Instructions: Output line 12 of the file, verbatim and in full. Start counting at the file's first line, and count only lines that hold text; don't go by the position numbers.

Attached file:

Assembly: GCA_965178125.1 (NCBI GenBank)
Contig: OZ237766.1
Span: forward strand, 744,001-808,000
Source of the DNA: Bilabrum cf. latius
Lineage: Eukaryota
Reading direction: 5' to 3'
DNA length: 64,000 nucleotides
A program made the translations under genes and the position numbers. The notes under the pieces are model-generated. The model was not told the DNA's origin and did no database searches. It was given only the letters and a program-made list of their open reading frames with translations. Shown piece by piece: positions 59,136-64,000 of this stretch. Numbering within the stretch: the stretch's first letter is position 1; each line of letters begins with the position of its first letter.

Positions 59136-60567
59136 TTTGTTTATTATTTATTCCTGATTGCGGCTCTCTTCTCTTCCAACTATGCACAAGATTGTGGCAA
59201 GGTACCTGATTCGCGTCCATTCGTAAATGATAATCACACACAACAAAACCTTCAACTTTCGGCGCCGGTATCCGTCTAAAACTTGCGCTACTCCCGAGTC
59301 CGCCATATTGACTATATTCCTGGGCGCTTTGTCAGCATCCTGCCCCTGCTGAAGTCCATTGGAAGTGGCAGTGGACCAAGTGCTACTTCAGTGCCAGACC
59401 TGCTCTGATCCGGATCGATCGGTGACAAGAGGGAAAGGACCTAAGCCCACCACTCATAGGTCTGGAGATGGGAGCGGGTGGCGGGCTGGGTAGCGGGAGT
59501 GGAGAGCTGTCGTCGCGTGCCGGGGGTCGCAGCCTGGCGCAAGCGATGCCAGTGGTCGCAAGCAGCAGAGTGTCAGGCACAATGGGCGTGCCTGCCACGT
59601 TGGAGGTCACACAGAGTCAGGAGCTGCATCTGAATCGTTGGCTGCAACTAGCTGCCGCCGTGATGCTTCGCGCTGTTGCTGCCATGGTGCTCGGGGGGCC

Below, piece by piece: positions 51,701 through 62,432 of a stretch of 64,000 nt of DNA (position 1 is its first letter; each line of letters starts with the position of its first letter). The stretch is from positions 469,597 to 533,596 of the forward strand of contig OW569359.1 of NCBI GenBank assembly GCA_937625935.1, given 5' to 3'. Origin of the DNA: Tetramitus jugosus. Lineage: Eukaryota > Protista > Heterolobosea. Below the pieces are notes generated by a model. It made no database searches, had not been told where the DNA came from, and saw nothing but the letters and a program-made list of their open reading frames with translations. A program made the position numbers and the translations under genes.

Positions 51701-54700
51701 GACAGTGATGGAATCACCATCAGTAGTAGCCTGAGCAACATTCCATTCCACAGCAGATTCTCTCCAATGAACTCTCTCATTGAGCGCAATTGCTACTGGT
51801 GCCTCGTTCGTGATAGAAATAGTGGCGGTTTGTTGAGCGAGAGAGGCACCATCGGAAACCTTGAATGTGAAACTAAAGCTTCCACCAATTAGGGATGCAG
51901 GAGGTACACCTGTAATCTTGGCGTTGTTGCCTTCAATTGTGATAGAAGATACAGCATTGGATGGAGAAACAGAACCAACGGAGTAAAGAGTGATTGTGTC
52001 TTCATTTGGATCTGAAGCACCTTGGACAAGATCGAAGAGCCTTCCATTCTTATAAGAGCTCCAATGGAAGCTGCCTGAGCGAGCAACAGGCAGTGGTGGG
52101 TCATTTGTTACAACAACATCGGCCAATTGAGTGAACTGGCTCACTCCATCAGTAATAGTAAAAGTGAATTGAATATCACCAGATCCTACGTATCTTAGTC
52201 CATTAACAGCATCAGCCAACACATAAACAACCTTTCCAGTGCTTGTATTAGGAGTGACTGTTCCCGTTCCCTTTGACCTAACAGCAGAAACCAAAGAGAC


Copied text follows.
59301 CGCCATATTGACTATATTCCTGGGCGCTTTGTCAGCATCCTGCCCCTGCTGAAGTCCATTGGAAGTGGCAGTGGACCAAGTGCTACTTCAGTGCCAGACC